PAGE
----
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Approval and Promulgation of Implementation Plans; Oregon; Interstate Transport of Pollution; Significant Contribution to Nonattainment and Interference With Maintenance Requirements

Document Details

Information about this document as published in the Federal Register.

Published Document

This document has been published in the Federal Register. Use the PDF linked in the document sidebar for the official electronic format.

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AGENCY:

Environmental Protection Agency (EPA).

ACTION:

Final rule.

SUMMARY:

EPA is approving a portion of the State Implementation Plan (SIP) revision submitted by the State of Oregon for the purpose of addressing certain provisions of the interstate transport provisions of Clean Air Act (CAA) section 110(a)(2)(D)(i)(I) for the 1997 8-hour ozone National Ambient Air Quality Standards (NAAQS or standards) and the 1997 fine particulate matter (PM2.5) NAAQS. Section 110(a)(2)(D)(i) of the CAA requires that each State have adequate provisions to prohibit air emissions from adversely affecting air quality in other States through interstate transport. EPA is taking final action to approve Oregon's SIP revision for the 1997 8-hour ozone NAAQS and 1997 PM2.5 NAAQS as meeting the requirements of CAA section 110(a)(2)(D)(i)(I) to prohibit emissions that will contribute significantly to nonattainment of the these standards in any other State and to prohibit emissions that will interfere with maintenance of these standards by any other State.

DATES:

Effective Date: This action is effective on July 11, 2011.

ADDRESSES:

Copies of the State's SIP revision and other information supporting this action are available for inspection at EPA Region 10, Office of Air, Waste, and Toxics (AWT-107), 1200 Sixth Avenue, Suite 900, Seattle, Washington 98101.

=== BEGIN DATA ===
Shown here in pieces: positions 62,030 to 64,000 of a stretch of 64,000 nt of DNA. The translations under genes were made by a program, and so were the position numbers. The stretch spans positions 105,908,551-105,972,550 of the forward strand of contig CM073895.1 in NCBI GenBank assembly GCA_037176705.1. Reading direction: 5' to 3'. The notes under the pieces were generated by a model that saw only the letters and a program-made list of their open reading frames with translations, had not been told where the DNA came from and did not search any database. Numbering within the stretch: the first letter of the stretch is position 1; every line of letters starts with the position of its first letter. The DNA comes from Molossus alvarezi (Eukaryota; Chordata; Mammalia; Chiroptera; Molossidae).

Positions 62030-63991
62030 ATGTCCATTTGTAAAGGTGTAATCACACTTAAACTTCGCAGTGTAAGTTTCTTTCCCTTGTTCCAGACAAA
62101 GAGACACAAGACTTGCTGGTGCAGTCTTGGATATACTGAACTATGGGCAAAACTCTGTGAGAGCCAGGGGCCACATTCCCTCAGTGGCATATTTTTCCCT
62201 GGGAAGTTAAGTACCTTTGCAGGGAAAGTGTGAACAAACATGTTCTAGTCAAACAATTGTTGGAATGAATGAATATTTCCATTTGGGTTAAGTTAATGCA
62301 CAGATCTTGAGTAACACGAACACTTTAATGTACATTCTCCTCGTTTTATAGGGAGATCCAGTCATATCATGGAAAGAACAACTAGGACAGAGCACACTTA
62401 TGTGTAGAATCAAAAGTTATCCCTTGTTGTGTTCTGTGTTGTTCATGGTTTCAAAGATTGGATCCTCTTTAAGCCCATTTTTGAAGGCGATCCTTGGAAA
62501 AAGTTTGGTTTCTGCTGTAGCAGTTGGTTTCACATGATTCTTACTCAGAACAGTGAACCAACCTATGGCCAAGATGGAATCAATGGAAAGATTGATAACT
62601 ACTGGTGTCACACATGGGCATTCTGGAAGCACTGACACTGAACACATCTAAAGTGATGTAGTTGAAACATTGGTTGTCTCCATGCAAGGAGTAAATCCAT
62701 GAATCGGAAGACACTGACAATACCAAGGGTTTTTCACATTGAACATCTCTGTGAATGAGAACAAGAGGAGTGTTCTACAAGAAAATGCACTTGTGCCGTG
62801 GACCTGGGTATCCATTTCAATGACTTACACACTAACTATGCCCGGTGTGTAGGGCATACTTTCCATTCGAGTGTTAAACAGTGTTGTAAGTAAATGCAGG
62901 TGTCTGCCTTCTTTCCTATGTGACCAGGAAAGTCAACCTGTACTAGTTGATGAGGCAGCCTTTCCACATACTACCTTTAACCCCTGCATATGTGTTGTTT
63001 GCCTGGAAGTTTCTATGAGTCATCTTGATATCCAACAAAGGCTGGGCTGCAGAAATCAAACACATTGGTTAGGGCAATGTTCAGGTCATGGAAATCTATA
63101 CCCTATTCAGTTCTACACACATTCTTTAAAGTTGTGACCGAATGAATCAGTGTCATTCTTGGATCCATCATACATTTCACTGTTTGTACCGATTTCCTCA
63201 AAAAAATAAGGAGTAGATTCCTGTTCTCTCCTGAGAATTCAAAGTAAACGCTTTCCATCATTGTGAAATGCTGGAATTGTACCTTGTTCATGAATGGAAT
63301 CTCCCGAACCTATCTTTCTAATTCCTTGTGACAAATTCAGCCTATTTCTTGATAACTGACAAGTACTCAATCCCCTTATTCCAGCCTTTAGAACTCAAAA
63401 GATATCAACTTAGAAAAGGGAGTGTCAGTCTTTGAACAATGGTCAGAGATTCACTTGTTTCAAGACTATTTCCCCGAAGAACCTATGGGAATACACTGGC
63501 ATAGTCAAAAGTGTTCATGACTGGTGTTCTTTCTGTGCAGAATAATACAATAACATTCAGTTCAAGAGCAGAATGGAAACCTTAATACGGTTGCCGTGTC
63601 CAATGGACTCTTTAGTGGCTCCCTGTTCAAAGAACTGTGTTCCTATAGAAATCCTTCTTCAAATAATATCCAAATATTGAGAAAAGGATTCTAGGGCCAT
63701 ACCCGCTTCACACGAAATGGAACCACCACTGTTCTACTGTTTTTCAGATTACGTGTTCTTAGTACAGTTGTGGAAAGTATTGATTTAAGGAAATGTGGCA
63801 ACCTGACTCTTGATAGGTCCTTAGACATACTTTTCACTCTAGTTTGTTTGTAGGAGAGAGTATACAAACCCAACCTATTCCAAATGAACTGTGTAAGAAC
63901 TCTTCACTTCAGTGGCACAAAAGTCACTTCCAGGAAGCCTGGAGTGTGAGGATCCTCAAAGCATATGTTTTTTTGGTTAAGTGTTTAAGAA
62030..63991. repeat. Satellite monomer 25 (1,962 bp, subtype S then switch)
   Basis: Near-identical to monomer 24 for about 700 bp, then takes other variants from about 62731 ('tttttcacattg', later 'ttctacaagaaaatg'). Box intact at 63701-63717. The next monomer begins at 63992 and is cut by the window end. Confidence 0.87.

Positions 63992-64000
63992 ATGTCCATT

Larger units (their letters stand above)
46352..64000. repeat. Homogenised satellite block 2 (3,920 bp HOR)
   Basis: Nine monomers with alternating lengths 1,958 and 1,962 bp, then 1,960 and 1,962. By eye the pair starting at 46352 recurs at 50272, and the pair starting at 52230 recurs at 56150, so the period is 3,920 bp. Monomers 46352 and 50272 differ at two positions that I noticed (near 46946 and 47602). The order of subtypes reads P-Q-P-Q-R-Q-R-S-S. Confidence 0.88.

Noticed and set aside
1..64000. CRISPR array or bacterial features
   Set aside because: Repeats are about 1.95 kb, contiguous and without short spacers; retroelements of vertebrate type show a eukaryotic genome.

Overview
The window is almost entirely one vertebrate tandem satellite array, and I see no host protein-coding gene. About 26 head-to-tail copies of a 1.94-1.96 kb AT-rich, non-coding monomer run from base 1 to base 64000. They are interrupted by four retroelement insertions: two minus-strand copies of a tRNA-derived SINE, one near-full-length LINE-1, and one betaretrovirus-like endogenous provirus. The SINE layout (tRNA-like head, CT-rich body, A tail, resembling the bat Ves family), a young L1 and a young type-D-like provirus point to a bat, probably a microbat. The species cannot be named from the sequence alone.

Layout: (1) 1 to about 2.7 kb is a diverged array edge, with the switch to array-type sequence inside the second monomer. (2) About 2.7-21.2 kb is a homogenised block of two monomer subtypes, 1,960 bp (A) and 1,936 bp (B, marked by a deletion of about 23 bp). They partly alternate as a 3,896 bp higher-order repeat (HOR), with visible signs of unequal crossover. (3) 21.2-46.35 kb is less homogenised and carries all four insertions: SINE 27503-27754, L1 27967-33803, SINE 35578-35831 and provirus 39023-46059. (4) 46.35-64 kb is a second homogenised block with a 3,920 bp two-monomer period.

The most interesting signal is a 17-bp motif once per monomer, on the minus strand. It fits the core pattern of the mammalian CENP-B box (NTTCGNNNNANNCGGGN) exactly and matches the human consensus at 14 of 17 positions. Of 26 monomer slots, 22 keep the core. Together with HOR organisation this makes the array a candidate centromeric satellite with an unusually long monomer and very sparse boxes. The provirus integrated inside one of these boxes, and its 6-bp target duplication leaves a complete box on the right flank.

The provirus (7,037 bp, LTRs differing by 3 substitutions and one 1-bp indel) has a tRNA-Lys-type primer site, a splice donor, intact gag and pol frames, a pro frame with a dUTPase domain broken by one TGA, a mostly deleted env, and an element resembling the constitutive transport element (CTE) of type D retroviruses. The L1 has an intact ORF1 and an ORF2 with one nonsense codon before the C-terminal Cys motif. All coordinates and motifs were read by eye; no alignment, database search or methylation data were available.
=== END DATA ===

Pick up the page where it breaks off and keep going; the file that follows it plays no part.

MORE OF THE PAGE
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FOR FURTHER INFORMATION CONTACT:

Donna Deneen, EPA Region 10, Office of Air, Waste, and Toxics (AWT-107), 1200 Sixth Avenue, Seattle, Washington 98101, or at (206) 553-6706.

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SUPPLEMENTARY INFORMATION:

Throughout this notice, the words “we”, “us”, or “our” means the Environmental Protection Agency (EPA).

Table of Contents

I. What action is EPA taking?

II. What is the background for this action?

III. Public Comments on the Proposed Action

IV. Final Action

V. Statutory and Executive Order Reviews

I. What action is EPA taking?

EPA is approving a portion of Oregon's Interstate Transport State Implementation Plan (SIP) revision for the 1997 8-hour ozone NAAQS and 1997 PM2.5 NAAQS submitted by the Oregon Department of Environmental Quality (ODEQ) on June 23, 2010 and December 23, 2010. Specifically, we are approving the portion of the interstate transport SIP revision that addresses the following elements of CAA section 110(a)(2)(D)(i): (1) Significant contribution to nonattainment of these NAAQS in any other state; and (2) interference with maintenance of these NAAQS by any other state. EPA will address element (3), interference with any other state's required measures to prevent significant deterioration (PSD) of its air quality; and element (4), interference with any other state's required measures to protect visibility in separate actions.[1] This action does not address the requirements of the 2006 PM2.5 NAAQS or the 2008 8-hour ozone NAAQS; those standards will be addressed in future actions.

II. What is the background for this action?